ss-7853536-potofgoldWe have an issue in Woodinville that has been unresolved for many years.  The issue is whether improvements should be made to a sports field located in downtown Woodinville.

Some folks think the fields should be improved.  Others do not.

The issue has been “in work” for a number of years — I don’t know how many, but I’d guess that it’s no less than five years, if you include the time invested in planning the improvements.

This issue has caused dissension among the members of the City Council and among citizens.  That isn’t good.  The degree to which dissension on the Council creates problems for all of us is also not generally understood.  But that’s a big topic and this post is going to be mercifully short.

The dissension over the sports fields is caused by a set of unresolved dilemmas.  These dilemmas are partially, and poorly, verbalized from time to time, and never in a form that enables a win-win resolution.

This should be no surprise — there is no one on the Council, or on the City Staff (to my knowledge) that really understands the process for generating win-win solutions to serious problems.

Don’t fault them for this.  It’s a rare skill.  The techniques for doing it have to be studied and then practiced.  And the years of strife on the Council have created walls of distrust that make the work even harder.

But here’s the deal.  Even if the sports field project is put to a vote and therefore, seemingly “resolved”, the issue won’t be truly resolved unless these underlying dilemmas are dealt with in a win-win manner.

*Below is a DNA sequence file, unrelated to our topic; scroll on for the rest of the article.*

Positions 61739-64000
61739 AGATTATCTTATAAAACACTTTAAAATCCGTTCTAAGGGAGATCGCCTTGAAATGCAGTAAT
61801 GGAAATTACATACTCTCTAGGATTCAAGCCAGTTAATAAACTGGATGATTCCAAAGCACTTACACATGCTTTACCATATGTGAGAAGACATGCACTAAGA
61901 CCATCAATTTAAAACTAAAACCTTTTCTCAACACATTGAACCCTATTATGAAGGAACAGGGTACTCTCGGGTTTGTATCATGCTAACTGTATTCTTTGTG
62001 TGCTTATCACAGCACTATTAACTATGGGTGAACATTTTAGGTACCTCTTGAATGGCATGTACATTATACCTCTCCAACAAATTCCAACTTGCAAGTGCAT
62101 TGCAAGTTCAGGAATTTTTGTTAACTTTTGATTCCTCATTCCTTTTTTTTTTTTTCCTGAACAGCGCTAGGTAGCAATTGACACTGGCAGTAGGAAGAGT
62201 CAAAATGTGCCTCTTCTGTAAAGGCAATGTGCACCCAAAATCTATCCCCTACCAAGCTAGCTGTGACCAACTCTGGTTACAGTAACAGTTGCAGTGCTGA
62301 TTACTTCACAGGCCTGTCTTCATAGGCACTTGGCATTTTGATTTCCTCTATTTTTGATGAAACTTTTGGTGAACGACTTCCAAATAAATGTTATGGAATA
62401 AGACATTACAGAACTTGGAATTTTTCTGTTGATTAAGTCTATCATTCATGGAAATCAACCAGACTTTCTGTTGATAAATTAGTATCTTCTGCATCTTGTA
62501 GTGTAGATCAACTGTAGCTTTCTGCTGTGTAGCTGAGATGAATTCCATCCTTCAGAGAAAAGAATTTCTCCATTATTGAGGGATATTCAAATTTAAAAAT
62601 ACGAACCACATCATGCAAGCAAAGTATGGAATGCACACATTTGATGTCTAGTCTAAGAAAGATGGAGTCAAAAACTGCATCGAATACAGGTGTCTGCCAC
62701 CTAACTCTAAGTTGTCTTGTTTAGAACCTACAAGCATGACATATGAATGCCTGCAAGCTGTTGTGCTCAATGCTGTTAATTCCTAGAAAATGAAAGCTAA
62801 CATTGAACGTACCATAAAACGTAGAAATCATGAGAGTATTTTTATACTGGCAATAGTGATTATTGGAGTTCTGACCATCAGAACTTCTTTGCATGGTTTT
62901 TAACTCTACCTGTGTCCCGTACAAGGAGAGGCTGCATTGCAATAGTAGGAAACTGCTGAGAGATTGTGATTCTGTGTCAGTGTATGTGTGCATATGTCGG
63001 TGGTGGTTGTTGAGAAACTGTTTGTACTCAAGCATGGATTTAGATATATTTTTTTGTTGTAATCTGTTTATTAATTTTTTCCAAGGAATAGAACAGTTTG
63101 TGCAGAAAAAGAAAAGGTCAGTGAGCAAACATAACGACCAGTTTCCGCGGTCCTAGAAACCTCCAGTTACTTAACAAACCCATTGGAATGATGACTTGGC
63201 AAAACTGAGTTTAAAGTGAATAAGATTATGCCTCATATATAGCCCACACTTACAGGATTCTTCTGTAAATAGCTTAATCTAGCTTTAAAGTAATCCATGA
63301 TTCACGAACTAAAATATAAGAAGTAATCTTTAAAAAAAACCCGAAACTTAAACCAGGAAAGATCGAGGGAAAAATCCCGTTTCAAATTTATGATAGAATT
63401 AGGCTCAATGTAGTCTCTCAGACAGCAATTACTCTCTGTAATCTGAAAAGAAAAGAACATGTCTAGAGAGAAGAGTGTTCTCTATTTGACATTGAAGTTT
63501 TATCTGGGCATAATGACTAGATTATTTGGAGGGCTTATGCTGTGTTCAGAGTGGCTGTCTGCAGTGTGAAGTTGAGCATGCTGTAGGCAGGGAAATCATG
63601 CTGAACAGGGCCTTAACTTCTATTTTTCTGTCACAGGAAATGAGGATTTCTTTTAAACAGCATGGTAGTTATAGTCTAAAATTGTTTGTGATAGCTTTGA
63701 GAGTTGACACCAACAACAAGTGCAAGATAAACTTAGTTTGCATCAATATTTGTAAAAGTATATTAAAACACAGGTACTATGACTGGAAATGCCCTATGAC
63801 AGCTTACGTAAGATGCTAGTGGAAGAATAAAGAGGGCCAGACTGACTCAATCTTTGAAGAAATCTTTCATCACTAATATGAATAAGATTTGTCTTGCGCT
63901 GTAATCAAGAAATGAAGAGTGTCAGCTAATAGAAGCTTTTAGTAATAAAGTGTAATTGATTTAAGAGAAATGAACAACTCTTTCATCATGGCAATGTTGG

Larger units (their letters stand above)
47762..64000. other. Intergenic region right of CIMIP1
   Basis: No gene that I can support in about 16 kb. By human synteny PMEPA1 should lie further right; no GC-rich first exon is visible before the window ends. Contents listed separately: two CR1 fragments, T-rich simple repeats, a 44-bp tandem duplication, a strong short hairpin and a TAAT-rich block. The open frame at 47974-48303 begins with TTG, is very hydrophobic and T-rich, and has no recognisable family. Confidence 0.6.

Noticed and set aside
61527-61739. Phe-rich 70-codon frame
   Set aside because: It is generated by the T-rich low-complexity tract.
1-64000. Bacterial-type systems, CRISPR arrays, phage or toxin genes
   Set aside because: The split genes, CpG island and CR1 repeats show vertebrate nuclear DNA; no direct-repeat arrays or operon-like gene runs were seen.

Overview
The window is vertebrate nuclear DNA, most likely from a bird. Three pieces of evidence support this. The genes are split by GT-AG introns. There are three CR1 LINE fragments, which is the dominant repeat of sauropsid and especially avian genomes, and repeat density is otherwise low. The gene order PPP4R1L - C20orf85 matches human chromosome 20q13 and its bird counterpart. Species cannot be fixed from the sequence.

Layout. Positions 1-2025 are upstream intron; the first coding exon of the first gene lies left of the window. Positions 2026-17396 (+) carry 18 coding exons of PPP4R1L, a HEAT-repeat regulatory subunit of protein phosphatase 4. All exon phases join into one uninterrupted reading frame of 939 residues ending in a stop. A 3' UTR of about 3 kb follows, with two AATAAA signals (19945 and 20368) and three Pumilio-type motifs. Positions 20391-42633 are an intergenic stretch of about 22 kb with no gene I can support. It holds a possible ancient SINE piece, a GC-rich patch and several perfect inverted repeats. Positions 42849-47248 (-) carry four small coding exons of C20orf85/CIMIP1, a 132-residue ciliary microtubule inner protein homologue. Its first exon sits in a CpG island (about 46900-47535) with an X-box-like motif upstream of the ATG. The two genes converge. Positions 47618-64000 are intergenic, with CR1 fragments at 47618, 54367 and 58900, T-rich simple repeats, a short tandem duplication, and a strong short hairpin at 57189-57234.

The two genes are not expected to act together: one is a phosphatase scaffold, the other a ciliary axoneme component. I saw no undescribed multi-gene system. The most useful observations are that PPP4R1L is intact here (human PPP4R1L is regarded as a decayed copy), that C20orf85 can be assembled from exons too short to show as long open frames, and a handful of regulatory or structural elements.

Voting does not resolve dilemmas in a win-win way.  It creates winners and losers.  That is the problem with it.  Don’t get me wrong, there is a role for voting.  But there is also a role for better problem solving in local government.

Perhaps someday the City will be interested in learning more about a systems approach to complex problem solving or about people like John Boyd, who inspired the book Certain to Win by Chet Richards.  Alas, none of this has happened yet.

I’m still hopeful, however.  Here is why.

There is a pot of election year gold available to any candidate considering running for a seat on the Woodinville City Council.  Today, no one sees the pot of gold, because no one has done the work required to be able to see it.  So people see a bunch of disconnected puzzle pieces and not the beautiful picture that is waiting to be revealed when they are properly put together.

The first candidate to understand — really understand — how the pieces of the puzzle fit together would have an unbelievable advantage in the upcoming election.

What would it mean if, for the first time in a long time, a candidate could explain why our City struggles as it does and, more importantly, could offer a road map to a much brighter future?

And what if that candidate had an answer — a valid, compelling answer — to each and every criticism raised by his opponents?

This is the pot of election year gold I’m talking about.  It’s available now to anyone willing and able to do the hard work that will be required to claim it.

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